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Purr-fect Lynx Duo Arrive at the Park

Sussex just got a little bit wilder with the arrival of two magnificent Eurasian lynx at Drusillas Zoo Park – the first time the zoo has welcomed the species.

Watch a video of the moment the pair arrived here.

The stunning pair, who just turned two years old, were born at Wild Place Project in Bristol and were transferred to Drusillas on 24th May following a year of careful planning, including a quarter of a million pound construction project of a custom-built, naturalistic enclosure designed to recreate their native European woodland habitat.

The handsome feline brothers have been pouncing around exploring their new home since their arrival, which includes a gorgeous waterfall feature which the cats have already been seen playing in.

Head Keeper, Gemma Romanis, said: “It’s always huge news welcoming a new species to the Park, and our team are so excited to work with Europe’s largest wild cat, and for Drusillas to be home to a European carnivore.”

“It’s a privilege to have the opportunity to work with such an incredible species, for many of our team for the first time, and I can’t wait to start building up a relationship with the boys, introduce some training, and see them flourish here at the Park.”

“We have been working really hard over the last nine months to ensure everything is perfect for them, from enclosure design to diet plans, enrichment and training programmes, and also chatting at length with their previous keepers and the wider zoo community to really learn how we can guarantee their needs are met.”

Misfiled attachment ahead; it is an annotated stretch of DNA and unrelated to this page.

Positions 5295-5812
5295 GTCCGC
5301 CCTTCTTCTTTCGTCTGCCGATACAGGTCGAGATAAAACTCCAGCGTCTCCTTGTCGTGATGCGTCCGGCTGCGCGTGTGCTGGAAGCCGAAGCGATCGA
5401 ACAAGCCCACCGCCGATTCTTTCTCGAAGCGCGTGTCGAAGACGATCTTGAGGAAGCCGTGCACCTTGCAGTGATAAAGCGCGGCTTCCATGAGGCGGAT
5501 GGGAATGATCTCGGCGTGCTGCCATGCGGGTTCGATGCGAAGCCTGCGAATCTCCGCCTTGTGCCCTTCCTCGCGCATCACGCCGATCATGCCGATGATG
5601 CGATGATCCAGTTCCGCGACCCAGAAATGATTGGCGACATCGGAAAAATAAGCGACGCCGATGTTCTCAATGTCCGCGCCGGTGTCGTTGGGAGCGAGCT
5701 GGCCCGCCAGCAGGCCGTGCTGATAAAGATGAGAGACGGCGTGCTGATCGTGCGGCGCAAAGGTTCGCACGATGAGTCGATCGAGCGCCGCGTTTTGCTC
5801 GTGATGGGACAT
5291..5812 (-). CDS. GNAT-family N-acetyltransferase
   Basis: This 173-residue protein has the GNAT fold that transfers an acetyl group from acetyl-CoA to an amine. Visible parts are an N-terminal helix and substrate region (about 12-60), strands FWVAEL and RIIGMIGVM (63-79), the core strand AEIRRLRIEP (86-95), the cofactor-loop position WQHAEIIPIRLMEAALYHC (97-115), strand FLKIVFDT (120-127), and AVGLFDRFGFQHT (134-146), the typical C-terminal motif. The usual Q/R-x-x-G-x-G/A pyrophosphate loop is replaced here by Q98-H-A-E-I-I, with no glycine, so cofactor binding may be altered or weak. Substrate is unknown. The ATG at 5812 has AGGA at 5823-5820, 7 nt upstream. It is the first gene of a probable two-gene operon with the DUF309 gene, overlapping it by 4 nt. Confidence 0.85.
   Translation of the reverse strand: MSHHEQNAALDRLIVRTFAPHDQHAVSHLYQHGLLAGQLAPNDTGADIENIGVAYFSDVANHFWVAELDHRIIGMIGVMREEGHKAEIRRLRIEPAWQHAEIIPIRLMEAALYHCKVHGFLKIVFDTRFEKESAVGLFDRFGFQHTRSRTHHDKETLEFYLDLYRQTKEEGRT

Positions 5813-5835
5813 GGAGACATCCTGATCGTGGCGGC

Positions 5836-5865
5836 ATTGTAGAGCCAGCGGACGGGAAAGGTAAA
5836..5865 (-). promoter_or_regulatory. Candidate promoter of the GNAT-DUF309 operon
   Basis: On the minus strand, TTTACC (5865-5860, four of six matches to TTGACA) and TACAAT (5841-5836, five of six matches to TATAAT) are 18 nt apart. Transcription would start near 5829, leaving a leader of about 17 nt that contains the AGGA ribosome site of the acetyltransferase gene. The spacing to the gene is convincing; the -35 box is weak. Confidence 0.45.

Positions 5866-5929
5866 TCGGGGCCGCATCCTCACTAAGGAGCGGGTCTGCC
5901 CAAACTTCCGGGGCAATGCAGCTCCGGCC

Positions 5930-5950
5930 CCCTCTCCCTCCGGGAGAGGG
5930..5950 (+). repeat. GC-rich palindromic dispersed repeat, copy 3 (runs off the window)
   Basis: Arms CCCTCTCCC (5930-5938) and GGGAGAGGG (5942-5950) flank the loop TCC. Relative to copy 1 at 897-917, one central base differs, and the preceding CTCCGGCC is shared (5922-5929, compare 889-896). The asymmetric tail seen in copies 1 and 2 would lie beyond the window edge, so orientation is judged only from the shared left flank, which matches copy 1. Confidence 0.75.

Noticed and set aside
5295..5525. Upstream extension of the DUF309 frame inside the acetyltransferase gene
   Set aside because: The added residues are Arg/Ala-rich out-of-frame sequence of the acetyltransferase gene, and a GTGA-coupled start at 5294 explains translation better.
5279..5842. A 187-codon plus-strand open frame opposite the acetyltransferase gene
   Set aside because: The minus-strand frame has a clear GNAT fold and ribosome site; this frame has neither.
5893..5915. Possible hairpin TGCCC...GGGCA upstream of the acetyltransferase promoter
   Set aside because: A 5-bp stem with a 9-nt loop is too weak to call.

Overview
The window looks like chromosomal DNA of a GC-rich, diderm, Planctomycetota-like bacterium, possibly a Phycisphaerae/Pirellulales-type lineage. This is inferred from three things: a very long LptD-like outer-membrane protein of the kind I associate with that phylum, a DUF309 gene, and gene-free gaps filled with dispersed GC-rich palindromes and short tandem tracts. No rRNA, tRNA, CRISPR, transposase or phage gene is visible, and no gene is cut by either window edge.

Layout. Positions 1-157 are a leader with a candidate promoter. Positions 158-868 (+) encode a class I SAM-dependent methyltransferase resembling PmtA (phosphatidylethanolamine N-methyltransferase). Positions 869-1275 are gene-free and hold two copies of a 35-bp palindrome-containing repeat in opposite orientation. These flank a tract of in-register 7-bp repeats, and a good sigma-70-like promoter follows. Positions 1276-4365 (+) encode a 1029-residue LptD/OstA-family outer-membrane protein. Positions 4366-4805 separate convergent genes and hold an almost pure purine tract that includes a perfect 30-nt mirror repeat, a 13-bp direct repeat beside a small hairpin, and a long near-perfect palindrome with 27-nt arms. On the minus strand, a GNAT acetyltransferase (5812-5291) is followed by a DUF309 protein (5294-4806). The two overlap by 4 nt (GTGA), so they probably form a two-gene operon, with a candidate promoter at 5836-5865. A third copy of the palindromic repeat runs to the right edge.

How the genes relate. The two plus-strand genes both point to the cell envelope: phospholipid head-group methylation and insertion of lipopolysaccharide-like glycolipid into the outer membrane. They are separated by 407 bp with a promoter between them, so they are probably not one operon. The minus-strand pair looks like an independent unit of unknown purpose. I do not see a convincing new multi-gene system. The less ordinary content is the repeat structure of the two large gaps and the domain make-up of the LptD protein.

“Everything about their enclosure has been carefully researched and considered as it’s important to us that all our animals have choice within their space. We’ve created many different climbing, resting, and hiding places, both warm and cool areas, a freshwater waterfall and stream, hidden away quiet spaces, specific floor covering that would feel as natural as possible to them, air filtration systems, CCTV so we can monitor their behaviour, even down to the choice of plants we’ve included which are specific to those found in their natural environment.”

The grand reveal of the feline pair to visitors is set for this May half term – the enclosure has been barriered off since the lynx’ arrival to offer the boys an undisturbed settling in period under the careful watch of the zoo’s team of keepers. Keepers are delighted to have observed the pair calmly climbing and investigating their new home.

The Eurasian lynx is the third largest predator in Europe after the brown bear and the wolf, and the largest of the four lynx species. Previously native to Britain, the Eurasian lynx became extinct in the UK around 1,300 years ago due to hunting and habitat loss. Lynx have a short body, long legs and large feet. The ears have a characteristic black tuft at the tip while the paws have sharp retractile claws.

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